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Today I asked a question

Later on I found the answer & I posted the answer it thinking it might be helpful for other users. After which both my question and answer starts receiving down votes.

Is it wrong to ask such type of question/answer or not? Before you reply I want to clear following points.

For those who thinks the question is not good, here is a similar up voted question at - Can you change the location of the Desktop folder in Windows?

For those who think the answer was written in a poor format, I want to mention that my English is not good, so they can just pointed out the poor format to me so that I can try editing the answer.

Seriously, I really hate when I get down votes without a good reason.

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    "I really hates when I get down votes without a good reason" – you did receive a comment explaining what's wrong. Users can choose what to vote for, and we can't really tell them how they should vote. If someone thinks your post is not useful, they might downvote it. If you can address the issues that were mentioned, the downvotes might also be removed. – slhck Apr 3 '13 at 14:32
  • @slhck I have used the word good. In the comment I don't find any good reason. – user157242 Apr 3 '13 at 15:02
  • Now my discussion on meta starts getting down votes. That's great. I don't think I can understand this site ever. – user157242 Apr 3 '13 at 15:32
  • the two questions aren't similar by any means. The linked one asks how to do it. Your question is I did, but nothing happens - why. – Sathyajith Bhat Apr 3 '13 at 15:33
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    also, inb4 crying, Meta downvotes == we disagree. try to not take downvotes so personally. People are free to vote for any reason. We don't see you crying when you get excessive upvotes, do we? – Sathyajith Bhat Apr 3 '13 at 15:35
  • @Sathya I have not contributed here so much. But, those people who contributes here, don't ask for money. They only want some reputation. Reputation is more important than money for them. – user157242 Apr 3 '13 at 15:46
  • I'm not going to argue any more. I believe if many people same the same thing, we should accept it. May be, I will learn my answer later in future. – user157242 Apr 3 '13 at 15:48
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    Here on Meta, a downvote means that people disagree with your statements or think the discussion is not constructive. I can honestly just recommend to shrug off the occasional downvote. It happens—we've all been downvoted, even without a reason. The reasons given might not appear "good" for you, but you will have to accept that, sorry. – slhck Apr 3 '13 at 15:52
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    @VarunDotCuDotCc If Stack Exchange gave out money, I'd rather have more money that reputation here. Just sayin. – James Mertz Apr 3 '13 at 16:16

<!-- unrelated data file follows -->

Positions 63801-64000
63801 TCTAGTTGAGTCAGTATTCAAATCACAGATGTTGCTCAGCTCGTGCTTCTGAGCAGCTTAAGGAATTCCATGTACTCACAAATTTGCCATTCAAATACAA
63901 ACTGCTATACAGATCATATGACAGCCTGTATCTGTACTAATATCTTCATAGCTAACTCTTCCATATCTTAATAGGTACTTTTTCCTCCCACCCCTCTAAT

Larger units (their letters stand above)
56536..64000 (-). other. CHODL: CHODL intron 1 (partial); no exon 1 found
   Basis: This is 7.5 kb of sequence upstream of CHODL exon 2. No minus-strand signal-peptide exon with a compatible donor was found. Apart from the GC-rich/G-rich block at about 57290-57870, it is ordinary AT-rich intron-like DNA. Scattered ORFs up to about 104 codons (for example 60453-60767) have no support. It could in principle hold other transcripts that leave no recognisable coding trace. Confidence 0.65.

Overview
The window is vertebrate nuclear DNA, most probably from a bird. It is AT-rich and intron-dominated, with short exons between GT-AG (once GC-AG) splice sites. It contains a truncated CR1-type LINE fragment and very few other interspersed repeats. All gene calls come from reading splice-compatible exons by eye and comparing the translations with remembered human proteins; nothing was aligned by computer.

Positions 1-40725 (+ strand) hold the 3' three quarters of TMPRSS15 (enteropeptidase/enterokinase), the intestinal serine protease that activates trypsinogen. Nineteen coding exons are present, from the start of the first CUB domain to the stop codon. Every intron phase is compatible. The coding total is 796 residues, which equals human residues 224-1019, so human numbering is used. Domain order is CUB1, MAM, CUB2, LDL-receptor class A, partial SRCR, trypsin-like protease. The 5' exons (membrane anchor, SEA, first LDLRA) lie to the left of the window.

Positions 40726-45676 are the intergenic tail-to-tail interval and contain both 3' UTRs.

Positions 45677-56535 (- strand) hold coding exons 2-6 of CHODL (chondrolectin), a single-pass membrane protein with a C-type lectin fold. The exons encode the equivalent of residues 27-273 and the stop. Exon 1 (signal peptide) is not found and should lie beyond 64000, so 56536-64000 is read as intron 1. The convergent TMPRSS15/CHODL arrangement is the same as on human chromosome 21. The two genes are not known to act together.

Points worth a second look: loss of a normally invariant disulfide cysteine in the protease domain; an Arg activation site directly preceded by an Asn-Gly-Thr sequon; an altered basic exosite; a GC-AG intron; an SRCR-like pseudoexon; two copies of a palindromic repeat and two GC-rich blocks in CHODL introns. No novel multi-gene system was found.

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    @KronoS Why not you join Experts Exchange. – user157242 Apr 4 '13 at 2:45
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    @VarunDotCuDotCc touché my good man, touché. However the point that I'm making here (and JourneymanGeek answered already so well) is that reputation doesn't really matter all that much. What matters is producing a high quality environment for questions and answers. Downvotes are going to happen, people are going to disagree. Welcome to the internet. It's a scary, and brutal world, but luckily Super User and Stack Exchange is a little bit less scary and brutal. Enjoy your time here, and learn from other peoples views/opinions. – James Mertz Apr 4 '13 at 14:38
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Downvotes happen. Its a fact of life, and the least one can do is try to get used to it. Complaining about it can be counterproductive at times. Its not personal

You might want to reconsider what you're asking. Ask not why you got downvoted. Ask... how you could turn up the awesomeness of your question up to 11.

We have a clear problem (which in this case, you could probably replicate easily). You have a few possible solutions - logging in and out, and rebooting. Why not test it again, and improve on that answer? Inquire more - note that logging in and out resets environmental variables, and re-booting reloads the hive. Do some research (the answer should be pretty obvious from the clues I've given) and post a better answer.

That should turn your answer from an unloved sad urchin into the prom queen.

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Self-answers are explicitly and strongly encouraged! This has been explained in detail in the blog post Encyclopedia Stack Exchange.

Generally, when you write an answer to your own question, you don't have to pretend like you're answering someone else's question.

For example, you can simply write:

I neglected to reboot after I changed the registry value. Rebooting resolved the issue.

That is sufficient and perfectly acceptable.

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    I actually disagree with this fundamentally as most times this approach tends to not lead to enough detail in the post – James Mertz Apr 3 '13 at 14:25
  • @KronoS: In how much more detail do you want me to describe how rebooting solved the issue? :D – Der Hochstapler Apr 3 '13 at 14:25